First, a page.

- Reaffirms strong support for Government’s economic recovery efforts
By SUNDAY ODIBASHI
The African Development Bank has refuted the report that it has “called off loans to Nigeria”. The report was credited to AfDB Vice-President for Power, Energy, Climate and Green Growth Amadou Hott.
The Bank in a statement declared; “The African Development Bank is highly encouraged by the economic recovery of Nigeria from recession and salutes the Government’s efforts towards diversification of the economy.
“The Bank also strongly supports the Economic and Growth Recovery Plan of the Government and efforts to stem corruption and strengthen fiscal consolidation and efficiency.”
It was recalled that in November 2016, the Board of the African Development Bank approved a $600-million loan to support Nigeria’s efforts to cope with macroeconomic and fiscal shocks that arose from the massive decline in price of crude oil.
The Bank indicated that an additional $400 million in support could be considered, if requested and approved by the Board, as part of a larger coordinated effort with other development partners, including the World Bank and the International Monetary Fund.
It was acknowledged that the African Development Bank is in consultations with the Government on how best to continue its support for its laudable Economic and Growth Recovery Plan through investment projects that will help address existing structural challenges, including infrastructure, power, agriculture and support to boost private sector and job creation.
The Bank assured the Nigerian Government of its full support for its continued reforms to diversify the economy and boost economic growth and development.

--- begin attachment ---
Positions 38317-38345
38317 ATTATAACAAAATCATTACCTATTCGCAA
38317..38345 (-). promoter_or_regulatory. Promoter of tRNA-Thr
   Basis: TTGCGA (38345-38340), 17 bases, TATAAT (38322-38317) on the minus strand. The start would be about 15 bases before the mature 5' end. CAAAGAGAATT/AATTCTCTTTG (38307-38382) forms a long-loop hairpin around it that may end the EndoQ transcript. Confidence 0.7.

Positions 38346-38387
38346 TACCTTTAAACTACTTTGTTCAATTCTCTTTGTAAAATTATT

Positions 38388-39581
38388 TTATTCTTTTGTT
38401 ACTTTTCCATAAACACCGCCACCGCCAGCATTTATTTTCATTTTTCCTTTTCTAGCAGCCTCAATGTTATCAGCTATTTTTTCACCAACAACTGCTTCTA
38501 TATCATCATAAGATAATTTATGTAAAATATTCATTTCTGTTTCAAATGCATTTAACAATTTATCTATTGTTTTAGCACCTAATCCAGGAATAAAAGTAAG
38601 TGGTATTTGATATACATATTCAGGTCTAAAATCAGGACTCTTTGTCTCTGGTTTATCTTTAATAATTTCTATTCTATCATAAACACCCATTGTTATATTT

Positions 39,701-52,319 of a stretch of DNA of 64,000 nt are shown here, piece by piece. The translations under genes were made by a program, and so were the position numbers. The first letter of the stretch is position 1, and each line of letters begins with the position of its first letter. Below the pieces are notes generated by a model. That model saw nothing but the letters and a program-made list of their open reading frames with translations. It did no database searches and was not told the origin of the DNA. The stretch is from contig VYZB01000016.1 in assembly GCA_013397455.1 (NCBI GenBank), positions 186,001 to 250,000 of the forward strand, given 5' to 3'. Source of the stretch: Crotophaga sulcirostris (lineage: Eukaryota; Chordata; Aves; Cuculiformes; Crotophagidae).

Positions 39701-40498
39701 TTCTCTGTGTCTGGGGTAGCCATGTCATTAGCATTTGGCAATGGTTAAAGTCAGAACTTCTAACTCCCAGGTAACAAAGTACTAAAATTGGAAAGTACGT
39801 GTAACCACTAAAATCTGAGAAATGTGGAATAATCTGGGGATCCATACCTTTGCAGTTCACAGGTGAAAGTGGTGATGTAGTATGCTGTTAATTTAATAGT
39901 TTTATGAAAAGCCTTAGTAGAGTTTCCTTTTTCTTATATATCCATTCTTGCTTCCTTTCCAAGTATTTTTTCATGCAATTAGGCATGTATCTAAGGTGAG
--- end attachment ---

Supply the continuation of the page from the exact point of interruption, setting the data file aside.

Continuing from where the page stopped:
It was reported that the AfDB has called off a loan to Nigeria that would have helped fund the country’s budget. The report indicated that the Bank has instead, redirected the money to specific projects.
The report noted that the Bank had been in talks with Nigeria for around a year to release the second, $400 million tranche of a $1 billion loan to shore up its budget for 2017, as the government tried to reinvigorate its stagnant economy with heavy spending.
“However, Nigeria has not met the terms of the international lenders, which also included the World Bank, to enact various reforms, including allowing its currency, the naira, to float freely on the foreign exchange market.
“Rather than loan Nigeria money to fund its budget, the Bank revealed that it is likely to take at least some of that money and “put it directly into projects.” The report cited Amadou Hott, African Development Bank Vice-President for power, energy, climate change and green growth, to have told Reuters in an interview during a Nordic-African business conference in Oslo.
Hott was said to have remarked that because prices for oil, on which Nigeria’s government relies for about two-thirds of its revenues, have risen and the naira-dollar exchange rate has improved, the country is relying less than expected on external borrowing.